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Monday 18 November 2019

Schoolkids strike for climate action

School students from across Ireland rally in Dublin city as they join other youngsters in worldwide protests aimed at persuading political leaders to act now to stop what they see as the growing threat of global climate change. Photo: Niall Carson/PA
School students from across Ireland rally in Dublin city as they join other youngsters in worldwide protests aimed at persuading political leaders to act now to stop what they see as the growing threat of global climate change. Photo: Niall Carson/PA

Thousands turned out for the #schoolstrike4climate protest outside Leinster House, with schoolchildren making up the majority of the crowd.

Gathering at noon at St Stephen's Green yesterday, the protest of roughly 8,000 people made its way to Molesworth Street where a stage had been set up for speeches.

Protesters were calling for the Government to increase its action on climate change, with the disuse of fossil fuels a priority for many in the crowd.

The movement was part of a global initiative calling for action to end climate change, inspired by the school strikes of Swedish teenager Greta Thunberg.

The event was MCed by Mollie Redmond, a second-year student from North Wicklow Educate Together Secondary School.

Among the speakers was Salim Kajani, a third year student from St Michael's in Dublin.

Sickened

"I was sickened looking at statistics - only 7pc of our energy for transport comes from renewable resources.

"Knowing what is going on with climate change, it is ridiculous that this Government seem to be doing basically nothing compared to what we could be doing," said Salim.

Speaking to the Herald, the Junior Cert pupil also expressed his anger that geography is no longer a compulsory subject for second-level students in the junior cycle.

"Geography was removed from the junior cycle syllabus as a compulsory subject.

Thousands of Dublin students march from St Stephens green to Leinster House, joining a global protest for action to tackle climate change. Photo: Niall Carson/PA
Thousands of Dublin students march from St Stephens green to Leinster House, joining a global protest for action to tackle climate change. Photo: Niall Carson/PA

"Yet it covers so many things, not only climate change but population and acid rain," he said.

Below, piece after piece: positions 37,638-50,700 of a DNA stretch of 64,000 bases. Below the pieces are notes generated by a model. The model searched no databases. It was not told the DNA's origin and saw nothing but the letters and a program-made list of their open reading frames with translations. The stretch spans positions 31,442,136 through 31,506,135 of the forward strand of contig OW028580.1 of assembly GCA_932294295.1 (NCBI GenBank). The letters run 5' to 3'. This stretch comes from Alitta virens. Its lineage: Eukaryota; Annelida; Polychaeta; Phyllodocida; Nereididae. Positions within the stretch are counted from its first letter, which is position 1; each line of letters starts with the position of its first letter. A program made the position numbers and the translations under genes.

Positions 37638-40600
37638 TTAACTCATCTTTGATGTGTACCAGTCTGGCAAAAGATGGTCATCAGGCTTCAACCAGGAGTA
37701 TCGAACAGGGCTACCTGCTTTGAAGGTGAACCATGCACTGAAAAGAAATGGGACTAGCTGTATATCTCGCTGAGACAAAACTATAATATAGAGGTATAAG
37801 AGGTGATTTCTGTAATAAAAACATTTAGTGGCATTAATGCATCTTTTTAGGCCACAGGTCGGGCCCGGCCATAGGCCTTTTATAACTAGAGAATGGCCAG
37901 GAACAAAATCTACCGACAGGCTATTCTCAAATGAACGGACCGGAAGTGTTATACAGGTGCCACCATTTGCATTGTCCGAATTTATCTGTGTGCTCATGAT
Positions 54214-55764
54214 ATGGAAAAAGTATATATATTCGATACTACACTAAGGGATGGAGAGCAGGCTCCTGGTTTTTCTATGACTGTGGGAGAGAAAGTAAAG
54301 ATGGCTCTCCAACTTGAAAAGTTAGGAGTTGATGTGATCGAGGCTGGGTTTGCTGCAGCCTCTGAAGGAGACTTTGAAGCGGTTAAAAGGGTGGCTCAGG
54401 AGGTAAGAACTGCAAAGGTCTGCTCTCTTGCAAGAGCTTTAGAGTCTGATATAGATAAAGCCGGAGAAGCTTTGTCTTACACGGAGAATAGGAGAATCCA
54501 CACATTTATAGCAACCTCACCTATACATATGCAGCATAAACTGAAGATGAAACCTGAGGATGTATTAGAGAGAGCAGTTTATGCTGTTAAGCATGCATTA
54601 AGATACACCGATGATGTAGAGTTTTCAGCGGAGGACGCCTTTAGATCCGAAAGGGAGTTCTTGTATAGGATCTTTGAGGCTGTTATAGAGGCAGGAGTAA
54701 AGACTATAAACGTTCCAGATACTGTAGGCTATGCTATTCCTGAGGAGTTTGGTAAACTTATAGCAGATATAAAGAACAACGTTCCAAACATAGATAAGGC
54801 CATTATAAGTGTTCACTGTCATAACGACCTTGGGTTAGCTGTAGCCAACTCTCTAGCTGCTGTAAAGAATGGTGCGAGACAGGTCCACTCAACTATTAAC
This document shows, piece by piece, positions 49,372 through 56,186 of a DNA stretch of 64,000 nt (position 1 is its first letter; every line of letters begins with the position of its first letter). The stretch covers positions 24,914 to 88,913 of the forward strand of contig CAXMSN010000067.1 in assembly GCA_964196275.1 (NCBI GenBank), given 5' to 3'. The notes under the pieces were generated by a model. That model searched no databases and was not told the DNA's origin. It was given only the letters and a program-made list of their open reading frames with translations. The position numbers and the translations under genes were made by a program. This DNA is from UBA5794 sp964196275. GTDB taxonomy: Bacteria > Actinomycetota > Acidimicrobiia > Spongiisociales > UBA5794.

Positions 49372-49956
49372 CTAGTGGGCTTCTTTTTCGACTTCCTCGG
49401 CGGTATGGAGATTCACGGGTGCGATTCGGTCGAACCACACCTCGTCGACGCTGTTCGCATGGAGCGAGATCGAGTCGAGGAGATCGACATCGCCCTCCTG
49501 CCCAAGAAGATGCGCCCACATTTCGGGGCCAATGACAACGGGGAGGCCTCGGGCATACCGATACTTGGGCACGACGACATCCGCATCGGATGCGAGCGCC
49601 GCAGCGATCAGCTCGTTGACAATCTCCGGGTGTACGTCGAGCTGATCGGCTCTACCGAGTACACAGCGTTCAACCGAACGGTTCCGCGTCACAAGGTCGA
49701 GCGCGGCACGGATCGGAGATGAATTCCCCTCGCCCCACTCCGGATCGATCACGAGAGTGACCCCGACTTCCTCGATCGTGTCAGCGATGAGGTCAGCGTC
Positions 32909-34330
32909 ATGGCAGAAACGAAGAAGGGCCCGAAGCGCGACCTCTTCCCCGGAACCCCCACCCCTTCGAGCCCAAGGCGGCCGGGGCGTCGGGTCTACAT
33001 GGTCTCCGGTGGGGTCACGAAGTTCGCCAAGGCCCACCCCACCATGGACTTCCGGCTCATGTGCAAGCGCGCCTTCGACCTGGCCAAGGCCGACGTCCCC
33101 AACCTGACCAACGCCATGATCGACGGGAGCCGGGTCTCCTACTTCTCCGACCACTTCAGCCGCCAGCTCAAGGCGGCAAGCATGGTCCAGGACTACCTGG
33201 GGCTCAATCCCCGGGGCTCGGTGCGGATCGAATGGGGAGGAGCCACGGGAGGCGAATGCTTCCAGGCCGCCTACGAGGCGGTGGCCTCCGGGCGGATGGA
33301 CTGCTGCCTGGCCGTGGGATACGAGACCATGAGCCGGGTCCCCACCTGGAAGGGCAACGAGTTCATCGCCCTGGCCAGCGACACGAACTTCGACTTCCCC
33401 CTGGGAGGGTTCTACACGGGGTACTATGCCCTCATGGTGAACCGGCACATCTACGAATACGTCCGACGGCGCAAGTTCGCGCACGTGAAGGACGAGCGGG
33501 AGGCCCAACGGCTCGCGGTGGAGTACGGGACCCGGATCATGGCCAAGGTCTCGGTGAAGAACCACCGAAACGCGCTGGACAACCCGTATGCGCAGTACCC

As for the importance of the event, he said: "You do have homelessness, lack of hospital beds and Brexit, but this is one of the biggest issues and we need to focus on that."

Marchers held signs aloft emblazoned with slogans such as "There is no Planet B", "Our future, our problem", and "Save the bees, plant more trees".

Parents and teachers were also at the protest.

The Hoyne family had made the journey from Offaly to Dublin for the event.

"We're here with our four kids. In our lives we list the environment very high in our list of priorities in the house, in the way we live," said mum Aileen.

"When the people of Ireland had an opportunity to come out and demonstrate to the Government that we are all serious about this, we didn't want to miss the opportunity," she said. "We travelled up on the train from Offaly.

"Greta was inspirational for the children too. They could see that somebody small was able to stand up and people are listening to her."

Olive Smith had brought her children Farah, a fourth class student, and Cole, a sixth class student from Oaklands Primary School.

"We had an in-service day with the school so we had the chance to come out," explained Olive. "Farah is on the Greenschools Committee in Oatlands and we thought we would bite the bullet and come in and make some noise."

Elsewhere, parents organised smaller protests outside schools, with strikes ongoing for the last month.

Nellie Tattersall is mum to two children at North Kildare Educate Together school.

She is a member of the Parent Climate Action group at the school, which began its Friday strikes on February 15.

The group hopes to get children walking to school as many are still being dropped at school in cars despite living within walking distance.

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